Analytical and Bioanalytical Chemistry

, Volume 400, Issue 3, pp 777–785

Microbead-assisted PDA sensor for the detection of genetically modified organisms

  • Min-Cheol Lim
  • Yeo-Jae Shin
  • Tae-Joon Jeon
  • Hae-Yeong Kim
  • Young-Rok Kim
Original Paper

DOI: 10.1007/s00216-011-4832-7

Cite this article as:
Lim, MC., Shin, YJ., Jeon, TJ. et al. Anal Bioanal Chem (2011) 400: 777. doi:10.1007/s00216-011-4832-7


A simple and sensitive approach for the detection of marker protein, phosphinothricin acetyltransferase, from genetically modified crops was developed based on the colorimetric transition of polydiacetylene (PDA) vesicles in combination with silica microbeads. PDAs have attracted a great deal of interests as a transducing material due to their special features that allow colorimetric response to sensory signals, as well as their inherent simplicity. However, most PDA-based biosensors require additional analytical equipment such as a fluorescence microscope or UV–Vis spectrometer. In this study, we report a new approach to increase the degree of color transition by coupling antibody-conjugated PDA vesicles with silica microbeads in an effort to monitor the results with the unaided eye or simple RGB analysis. By immobilizing PDA vesicles on silica microbeads, we were able to overcome the disadvantages of colloidal PDA-based sensors and increase the degree of colorimetric changes in response to target molecules to a concentration as low as 20 nM. The additional stresses were given to PDA vesicles by antigen–antibody bridging of PDA vesicles coupled with microbeads, resulting in enhanced blue–red color transition. All the results showed that PDA vesicles in conjunction with silica microbeads will be a promising transducing material for the detection of target proteins in diagnostic and biosensing applications.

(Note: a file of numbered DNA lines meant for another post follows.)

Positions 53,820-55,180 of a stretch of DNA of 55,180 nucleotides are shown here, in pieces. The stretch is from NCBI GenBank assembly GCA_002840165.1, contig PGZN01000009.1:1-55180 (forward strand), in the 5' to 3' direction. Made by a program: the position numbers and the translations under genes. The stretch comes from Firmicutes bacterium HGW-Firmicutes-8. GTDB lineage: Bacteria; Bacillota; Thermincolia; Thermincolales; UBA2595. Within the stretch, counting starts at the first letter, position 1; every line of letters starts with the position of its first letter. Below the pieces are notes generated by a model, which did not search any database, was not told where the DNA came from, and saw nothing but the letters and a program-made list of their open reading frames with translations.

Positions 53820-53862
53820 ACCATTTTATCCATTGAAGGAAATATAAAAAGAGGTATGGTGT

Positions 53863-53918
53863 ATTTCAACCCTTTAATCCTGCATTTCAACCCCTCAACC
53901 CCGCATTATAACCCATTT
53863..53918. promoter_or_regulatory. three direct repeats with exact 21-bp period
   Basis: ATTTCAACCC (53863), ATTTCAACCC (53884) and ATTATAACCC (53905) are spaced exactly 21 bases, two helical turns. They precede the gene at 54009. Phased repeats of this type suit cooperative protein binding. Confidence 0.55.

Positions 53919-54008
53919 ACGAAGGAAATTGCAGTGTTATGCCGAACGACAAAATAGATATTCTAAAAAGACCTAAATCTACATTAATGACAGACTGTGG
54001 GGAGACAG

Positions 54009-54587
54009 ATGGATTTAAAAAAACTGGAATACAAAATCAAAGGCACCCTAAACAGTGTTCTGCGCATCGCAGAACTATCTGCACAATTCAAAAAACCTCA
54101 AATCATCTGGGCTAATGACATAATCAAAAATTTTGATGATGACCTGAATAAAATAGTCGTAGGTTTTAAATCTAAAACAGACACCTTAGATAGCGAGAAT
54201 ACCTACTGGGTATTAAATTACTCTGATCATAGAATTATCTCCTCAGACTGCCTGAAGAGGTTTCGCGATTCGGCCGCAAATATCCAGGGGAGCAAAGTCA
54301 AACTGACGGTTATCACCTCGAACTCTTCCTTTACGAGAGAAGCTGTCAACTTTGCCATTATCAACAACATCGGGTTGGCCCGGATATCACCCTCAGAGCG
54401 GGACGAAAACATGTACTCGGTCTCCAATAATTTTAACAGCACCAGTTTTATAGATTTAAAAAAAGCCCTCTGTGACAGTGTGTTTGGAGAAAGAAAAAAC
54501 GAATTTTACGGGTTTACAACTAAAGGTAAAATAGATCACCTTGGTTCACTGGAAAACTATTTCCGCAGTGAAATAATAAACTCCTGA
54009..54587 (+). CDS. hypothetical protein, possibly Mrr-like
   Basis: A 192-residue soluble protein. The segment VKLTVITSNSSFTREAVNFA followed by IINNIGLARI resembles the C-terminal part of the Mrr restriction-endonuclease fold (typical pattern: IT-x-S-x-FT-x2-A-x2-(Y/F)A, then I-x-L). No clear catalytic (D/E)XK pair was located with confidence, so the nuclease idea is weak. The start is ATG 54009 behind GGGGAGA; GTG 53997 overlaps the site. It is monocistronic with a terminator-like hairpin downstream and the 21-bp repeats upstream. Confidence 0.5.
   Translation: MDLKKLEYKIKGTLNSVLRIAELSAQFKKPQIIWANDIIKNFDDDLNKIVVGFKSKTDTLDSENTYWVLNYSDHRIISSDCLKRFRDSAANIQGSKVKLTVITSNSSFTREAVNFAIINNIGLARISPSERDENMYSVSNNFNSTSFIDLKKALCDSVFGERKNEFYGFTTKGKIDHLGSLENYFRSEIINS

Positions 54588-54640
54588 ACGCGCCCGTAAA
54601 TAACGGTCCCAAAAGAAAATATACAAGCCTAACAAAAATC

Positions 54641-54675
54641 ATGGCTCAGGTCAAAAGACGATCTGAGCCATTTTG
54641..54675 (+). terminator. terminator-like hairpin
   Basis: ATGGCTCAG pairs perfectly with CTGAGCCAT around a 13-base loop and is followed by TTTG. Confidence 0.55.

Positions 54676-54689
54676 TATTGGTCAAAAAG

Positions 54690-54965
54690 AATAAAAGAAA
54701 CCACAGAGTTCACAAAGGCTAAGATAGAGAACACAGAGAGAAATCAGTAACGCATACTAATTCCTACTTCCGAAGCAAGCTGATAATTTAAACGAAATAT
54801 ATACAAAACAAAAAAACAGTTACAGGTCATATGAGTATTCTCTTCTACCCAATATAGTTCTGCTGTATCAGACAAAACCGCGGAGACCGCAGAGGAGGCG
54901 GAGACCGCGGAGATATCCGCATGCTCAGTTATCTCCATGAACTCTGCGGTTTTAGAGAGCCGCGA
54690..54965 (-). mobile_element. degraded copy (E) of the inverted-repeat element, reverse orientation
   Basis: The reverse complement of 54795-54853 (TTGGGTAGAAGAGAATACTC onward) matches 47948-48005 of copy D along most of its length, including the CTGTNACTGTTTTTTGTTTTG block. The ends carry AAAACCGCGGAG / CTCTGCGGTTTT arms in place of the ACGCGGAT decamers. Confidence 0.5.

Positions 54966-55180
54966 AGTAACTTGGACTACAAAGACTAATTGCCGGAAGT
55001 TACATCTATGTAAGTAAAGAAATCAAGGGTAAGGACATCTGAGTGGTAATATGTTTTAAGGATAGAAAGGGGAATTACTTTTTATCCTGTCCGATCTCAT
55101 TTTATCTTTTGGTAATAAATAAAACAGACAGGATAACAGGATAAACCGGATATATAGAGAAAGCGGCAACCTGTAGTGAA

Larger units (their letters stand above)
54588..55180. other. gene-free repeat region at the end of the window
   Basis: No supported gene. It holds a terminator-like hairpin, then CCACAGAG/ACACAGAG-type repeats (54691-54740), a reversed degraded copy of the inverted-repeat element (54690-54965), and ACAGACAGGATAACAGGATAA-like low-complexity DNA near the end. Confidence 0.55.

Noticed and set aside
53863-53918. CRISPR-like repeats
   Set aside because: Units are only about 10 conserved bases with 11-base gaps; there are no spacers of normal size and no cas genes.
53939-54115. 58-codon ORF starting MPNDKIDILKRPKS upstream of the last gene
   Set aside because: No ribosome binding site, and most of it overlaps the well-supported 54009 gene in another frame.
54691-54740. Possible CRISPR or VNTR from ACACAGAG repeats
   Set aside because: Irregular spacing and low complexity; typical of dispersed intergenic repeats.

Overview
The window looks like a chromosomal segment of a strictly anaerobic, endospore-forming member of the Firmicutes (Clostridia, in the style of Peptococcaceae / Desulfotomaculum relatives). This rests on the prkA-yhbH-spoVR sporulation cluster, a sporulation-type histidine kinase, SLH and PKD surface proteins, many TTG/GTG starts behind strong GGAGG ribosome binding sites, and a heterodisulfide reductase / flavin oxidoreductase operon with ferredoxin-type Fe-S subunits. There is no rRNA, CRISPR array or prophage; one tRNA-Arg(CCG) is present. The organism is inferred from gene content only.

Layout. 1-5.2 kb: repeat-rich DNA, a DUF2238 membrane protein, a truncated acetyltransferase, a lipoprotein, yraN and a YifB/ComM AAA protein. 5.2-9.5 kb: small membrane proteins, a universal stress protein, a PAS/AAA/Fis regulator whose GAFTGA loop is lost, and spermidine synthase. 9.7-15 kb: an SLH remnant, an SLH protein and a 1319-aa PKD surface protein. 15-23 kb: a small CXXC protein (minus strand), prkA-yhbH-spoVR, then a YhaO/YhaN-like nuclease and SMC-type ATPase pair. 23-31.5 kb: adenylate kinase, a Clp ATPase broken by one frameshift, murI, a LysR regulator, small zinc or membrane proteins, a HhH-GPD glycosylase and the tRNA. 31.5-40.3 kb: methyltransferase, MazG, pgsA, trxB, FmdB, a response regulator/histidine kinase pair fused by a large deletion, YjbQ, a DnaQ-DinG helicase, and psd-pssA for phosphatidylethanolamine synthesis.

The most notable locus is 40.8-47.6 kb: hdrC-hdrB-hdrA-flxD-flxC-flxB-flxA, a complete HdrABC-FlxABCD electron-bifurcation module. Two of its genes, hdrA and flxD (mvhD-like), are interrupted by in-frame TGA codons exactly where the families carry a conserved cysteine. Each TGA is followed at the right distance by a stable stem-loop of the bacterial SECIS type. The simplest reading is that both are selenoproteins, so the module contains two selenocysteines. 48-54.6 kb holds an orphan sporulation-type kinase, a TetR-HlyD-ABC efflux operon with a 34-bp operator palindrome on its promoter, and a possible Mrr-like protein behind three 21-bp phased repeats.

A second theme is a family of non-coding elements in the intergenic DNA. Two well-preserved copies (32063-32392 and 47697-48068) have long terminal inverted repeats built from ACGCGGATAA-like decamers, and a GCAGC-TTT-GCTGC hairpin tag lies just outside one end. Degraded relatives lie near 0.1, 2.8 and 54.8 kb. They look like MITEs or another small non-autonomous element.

Colorimetric sensor Polydiacetylene Silica microbead PAT GMO 



1,2-Dimyristoyl phosphatidyl choline


1-Ethyl-3-(3-dimethyl amino-propyl)carbodiimide


Genetically modified organisms




Phosphinothricin acetyltransferase




10,12-Tricosadiynoic acid

Copyright information

© Springer-Verlag 2011

Authors and Affiliations

  • Min-Cheol Lim
    • 1
  • Yeo-Jae Shin
    • 1
  • Tae-Joon Jeon
    • 2
  • Hae-Yeong Kim
    • 1
  • Young-Rok Kim
    • 1
  1. 1.Institute of Life Sciences and Resources & Department of Food Science and BiotechnologyCollege of Life Sciences, Kyung Hee UniversityYonginSouth Korea
  2. 2.Department of Biological EngineeringInha UniversityIncheonSouth Korea

Personalised recommendations